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Topic: This Is *PROOF* that AD never produces a New Digit Sequence!
Replies: 12   Last Post: Jan 2, 2013 11:38 AM

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Virgil

Posts: 8,833
Registered: 1/6/11
Re: This Is a Failed *PROOF* that AD never produces a New Digit Sequence!
Posted: Dec 30, 2012 12:39 AM
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In article
<1d297c9c-4129-474a-b84e-5f3cd0950803@p7g2000pbz.googlegroups.com>,
Graham Cooper <grahamcooper7@gmail.com> wrote:

> On Dec 30, 1:15 pm, Virgil <vir...@ligriv.com> wrote:
> > In article
> > <c5b60ef5-2f84-4a6d-811c-373c2a3b1...@vb8g2000pbb.googlegroups.com>,
> >  Graham Cooper <grahamcoop...@gmail.com> wrote:
> >
> >
> >
> >
> >
> >
> >
> >
> >

> > > On Dec 30, 9:31 am, Virgil <vir...@ligriv.com> wrote:
> > > > In article
> > > > <d95b3181-5372-47ca-8cc9-f2d6ee9bb...@po6g2000pbb.googlegroups.com>,
> > > >  Graham Cooper <grahamcoop...@gmail.com> wrote:

> >
> > > > > AD METHOD (binary version)
> > > > >   Choose the number 0.a_1a_2a_3...., where a_i = 1 if the i-th
> > > > >   number in your list had zero in its i-position, a_i = 0 otherwise.

> >
> > > > > LIST
> > > > >   R1= < <314><15><926><535><8979><323> ... >
> > > > >   R2= < <27><18281828><459045><235360> ... >
> > > > >   R3= < <333><333><333><333><333><333> ... >
> > > > >   R4= < <888888888888888888888><8><88> ... >
> > > > >   R5= < <0123456789><0123456789><01234 ... >
> > > > >   R6= < <1><414><21356><2373095><0488> ... >
> > > > > ....

> >
> > > > > By breaking each infinite expansion into arbitrary finite length
> > > > > segments

> >
> > > > > [3]  The anti-Diagonal never produces a unique segment
> > > > >       (all finite segments are computable)

> >
> > > > > [4]  The anti-Diagonal never produces a unique sequence
> > > > >        of segments (all segment sequences are computable)

> >
> > > > It easily produces a sequence which does not already exist in any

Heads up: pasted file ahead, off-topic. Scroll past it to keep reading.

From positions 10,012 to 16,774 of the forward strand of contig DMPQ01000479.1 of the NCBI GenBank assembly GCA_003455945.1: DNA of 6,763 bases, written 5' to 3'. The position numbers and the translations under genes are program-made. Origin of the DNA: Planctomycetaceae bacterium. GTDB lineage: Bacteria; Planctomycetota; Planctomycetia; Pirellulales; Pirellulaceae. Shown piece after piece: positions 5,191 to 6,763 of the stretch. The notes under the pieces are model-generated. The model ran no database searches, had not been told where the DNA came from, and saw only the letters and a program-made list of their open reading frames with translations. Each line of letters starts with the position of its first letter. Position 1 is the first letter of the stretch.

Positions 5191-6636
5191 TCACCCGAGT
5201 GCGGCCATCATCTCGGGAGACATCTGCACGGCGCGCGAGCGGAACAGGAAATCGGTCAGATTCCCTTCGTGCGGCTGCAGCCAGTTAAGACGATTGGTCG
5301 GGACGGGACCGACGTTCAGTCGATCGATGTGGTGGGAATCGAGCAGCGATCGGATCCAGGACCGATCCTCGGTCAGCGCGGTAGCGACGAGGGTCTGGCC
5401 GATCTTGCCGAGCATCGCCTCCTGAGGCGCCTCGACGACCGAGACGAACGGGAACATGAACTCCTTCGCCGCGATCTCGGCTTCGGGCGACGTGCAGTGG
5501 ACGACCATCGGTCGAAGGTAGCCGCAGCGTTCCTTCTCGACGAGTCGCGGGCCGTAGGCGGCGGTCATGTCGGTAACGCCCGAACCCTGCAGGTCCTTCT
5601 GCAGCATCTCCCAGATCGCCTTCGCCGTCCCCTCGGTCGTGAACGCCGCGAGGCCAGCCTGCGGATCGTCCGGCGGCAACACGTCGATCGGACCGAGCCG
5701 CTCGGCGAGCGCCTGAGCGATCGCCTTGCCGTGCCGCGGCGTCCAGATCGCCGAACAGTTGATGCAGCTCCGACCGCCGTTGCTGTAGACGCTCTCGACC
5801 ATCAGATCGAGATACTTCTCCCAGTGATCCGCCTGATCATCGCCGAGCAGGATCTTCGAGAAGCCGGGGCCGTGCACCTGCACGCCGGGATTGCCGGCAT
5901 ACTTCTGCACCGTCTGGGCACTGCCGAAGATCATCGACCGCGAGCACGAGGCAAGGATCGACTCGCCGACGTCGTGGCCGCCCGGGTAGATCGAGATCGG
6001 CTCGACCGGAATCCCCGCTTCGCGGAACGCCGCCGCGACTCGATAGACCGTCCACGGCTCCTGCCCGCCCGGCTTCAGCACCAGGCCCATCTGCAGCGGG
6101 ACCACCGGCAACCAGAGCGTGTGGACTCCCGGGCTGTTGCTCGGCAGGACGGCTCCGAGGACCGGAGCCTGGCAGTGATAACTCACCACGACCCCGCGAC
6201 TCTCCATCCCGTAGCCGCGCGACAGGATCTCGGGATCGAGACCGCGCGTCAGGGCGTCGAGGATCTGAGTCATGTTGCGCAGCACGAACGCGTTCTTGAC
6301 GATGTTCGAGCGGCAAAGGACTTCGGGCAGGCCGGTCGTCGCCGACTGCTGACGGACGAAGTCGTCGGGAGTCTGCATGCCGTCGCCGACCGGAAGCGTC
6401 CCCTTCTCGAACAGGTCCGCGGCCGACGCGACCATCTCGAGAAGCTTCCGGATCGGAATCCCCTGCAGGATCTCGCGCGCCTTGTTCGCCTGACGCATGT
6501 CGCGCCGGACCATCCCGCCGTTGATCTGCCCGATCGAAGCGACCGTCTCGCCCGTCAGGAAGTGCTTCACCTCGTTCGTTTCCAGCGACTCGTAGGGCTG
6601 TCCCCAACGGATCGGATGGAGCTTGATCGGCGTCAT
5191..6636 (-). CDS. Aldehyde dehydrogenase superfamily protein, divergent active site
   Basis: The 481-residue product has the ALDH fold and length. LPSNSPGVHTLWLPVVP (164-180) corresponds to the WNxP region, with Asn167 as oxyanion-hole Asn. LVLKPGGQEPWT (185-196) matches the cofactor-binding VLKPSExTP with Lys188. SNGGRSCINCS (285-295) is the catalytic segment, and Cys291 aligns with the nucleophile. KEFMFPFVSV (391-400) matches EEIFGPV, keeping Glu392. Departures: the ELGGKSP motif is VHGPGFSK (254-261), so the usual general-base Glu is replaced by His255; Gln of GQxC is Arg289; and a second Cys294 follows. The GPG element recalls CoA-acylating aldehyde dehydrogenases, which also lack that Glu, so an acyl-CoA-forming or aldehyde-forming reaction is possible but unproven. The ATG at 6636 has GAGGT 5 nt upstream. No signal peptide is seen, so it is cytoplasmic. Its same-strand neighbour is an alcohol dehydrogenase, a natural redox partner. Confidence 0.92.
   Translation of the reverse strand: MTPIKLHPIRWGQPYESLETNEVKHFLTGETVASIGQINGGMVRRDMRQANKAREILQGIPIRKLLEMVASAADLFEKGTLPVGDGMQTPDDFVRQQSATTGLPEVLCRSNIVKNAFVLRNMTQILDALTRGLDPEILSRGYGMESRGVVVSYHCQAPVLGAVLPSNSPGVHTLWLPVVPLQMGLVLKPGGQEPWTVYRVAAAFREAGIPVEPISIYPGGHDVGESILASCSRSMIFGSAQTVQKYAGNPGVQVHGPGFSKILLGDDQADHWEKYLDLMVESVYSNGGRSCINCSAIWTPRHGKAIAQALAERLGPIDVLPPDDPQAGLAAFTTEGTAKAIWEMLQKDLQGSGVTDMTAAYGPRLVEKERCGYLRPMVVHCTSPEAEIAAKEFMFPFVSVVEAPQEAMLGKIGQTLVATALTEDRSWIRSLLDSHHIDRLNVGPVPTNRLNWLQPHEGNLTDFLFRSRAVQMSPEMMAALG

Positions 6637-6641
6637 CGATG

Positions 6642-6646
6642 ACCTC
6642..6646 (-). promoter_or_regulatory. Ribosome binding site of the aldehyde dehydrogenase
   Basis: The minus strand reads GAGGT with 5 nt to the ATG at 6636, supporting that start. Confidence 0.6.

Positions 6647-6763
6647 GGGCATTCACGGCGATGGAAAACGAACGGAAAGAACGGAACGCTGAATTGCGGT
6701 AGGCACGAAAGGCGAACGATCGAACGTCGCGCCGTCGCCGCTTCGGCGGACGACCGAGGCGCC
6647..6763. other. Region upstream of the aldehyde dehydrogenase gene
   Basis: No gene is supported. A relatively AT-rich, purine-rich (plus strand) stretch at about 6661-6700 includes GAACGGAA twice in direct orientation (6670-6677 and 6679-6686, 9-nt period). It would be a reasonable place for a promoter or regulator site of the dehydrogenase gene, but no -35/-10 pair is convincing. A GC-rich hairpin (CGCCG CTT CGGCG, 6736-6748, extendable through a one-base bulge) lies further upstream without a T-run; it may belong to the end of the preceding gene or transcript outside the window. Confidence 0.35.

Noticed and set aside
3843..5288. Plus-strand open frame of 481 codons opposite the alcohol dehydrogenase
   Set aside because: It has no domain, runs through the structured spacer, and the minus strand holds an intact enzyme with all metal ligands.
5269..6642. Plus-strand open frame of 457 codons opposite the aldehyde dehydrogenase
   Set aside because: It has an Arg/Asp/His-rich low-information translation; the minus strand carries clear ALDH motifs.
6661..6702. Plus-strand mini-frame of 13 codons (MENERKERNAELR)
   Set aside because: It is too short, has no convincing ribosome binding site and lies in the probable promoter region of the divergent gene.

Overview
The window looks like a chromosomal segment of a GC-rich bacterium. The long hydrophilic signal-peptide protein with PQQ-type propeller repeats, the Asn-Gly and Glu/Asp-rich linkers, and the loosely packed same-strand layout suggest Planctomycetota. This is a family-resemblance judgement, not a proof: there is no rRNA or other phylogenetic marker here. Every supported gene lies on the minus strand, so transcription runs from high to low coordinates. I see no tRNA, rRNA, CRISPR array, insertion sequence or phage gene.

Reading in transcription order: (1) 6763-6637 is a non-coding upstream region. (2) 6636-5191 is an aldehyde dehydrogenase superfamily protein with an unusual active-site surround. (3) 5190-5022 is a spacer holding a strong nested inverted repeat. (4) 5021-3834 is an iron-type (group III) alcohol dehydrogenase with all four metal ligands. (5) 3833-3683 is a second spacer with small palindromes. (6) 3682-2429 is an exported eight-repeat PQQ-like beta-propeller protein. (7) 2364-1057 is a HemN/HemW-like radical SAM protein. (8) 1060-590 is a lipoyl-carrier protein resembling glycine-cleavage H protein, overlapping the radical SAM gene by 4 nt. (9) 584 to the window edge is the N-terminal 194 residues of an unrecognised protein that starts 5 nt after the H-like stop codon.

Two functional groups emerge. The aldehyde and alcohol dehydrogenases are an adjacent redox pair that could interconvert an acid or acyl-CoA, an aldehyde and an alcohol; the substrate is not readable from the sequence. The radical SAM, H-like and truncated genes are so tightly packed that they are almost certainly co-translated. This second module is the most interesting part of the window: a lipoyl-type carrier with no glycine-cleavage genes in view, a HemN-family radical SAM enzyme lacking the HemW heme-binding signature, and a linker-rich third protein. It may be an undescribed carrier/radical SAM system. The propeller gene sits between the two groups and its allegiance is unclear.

> > > > countable seqeunce of sequences since it can be made to differ in at
> > > > least one place with each sequence, the place depending on the listed
> > > > position of that sequence.

> >
> > > > > It's just like the infinite STACK of ESSAYS!  They contain every
> > > > > possible sentence in every possible order!  By changing one word at a
> > > > > time it's Still IMPOSSIBLE to construct a New Essay!

> >
> > > > But your essays are all of finite length but each is a string of words
> > > > taken from an infinite dictionary, which is not at all the same thing.

> >
> > > > Even so any infinite essay will differ from a of you essays, so you
> > > > analogy fails.

> >
> > > NO VIRGIL!
> >
> > > You are  MAKING UP BULLSHIT
> >
> > On the contrary, I am merely trying to dig myself out of yours.
> >

>
>
> If you disagree with a numbered point then which one?
>
> AD METHOD (binary version)
> Choose the number 0.a_1a_2a_3...., where a_i = 1 if the i-th
> number in your list had zero in its i-position, a_i = 0 otherwise.


Which is correct for a list of infinite binary sequences, but the "list"
below is not a list of infinite binary sequences to which the above can
be applied.


>
> LIST
> R1= < <314><15><926><535><8979><323> ... >
> R2= < <27><18281828><459045><235360> ... >
> R3= < <333><333><333><333><333><333> ... >
> R4= < <888888888888888888888><8><88> ... >
> R5= < <0123456789><0123456789><01234 ... >
> R6= < <1><414><21356><2373095><0488> ... >
> ....
>
> By breaking each infinite expansion into arbitrary finite length
> segments
>
> [3] The anti-Diagonal never produces a unique segment
> (all finite segments are computable)


Depends on what you call an antidiagonal.

If R1(1) = <314>, R1(2) = <15>, R1(3) = <926>, ...
And R2(1) = <27>, R2(2) = ,18281828>, R2(3) = <459045>, ...
and so on, then any Roo such that
Roo(1) <> R1(1), Roo(2) <> R2(2) and generally Roo(n) <> Rn(n)
will be a sequence that is not listed in your listing..
>
> [4] The anti-Diagonal never produces a unique sequence
> of segments (all segment sequences are computable)


But given any list of such sequences whose terms appear to be natural
numbers, it is quite easy to show that there are such sequences not
listed in that list.

Note that for two sequences to be equal, they must agree at EVERY
position, not just a few positions.
--





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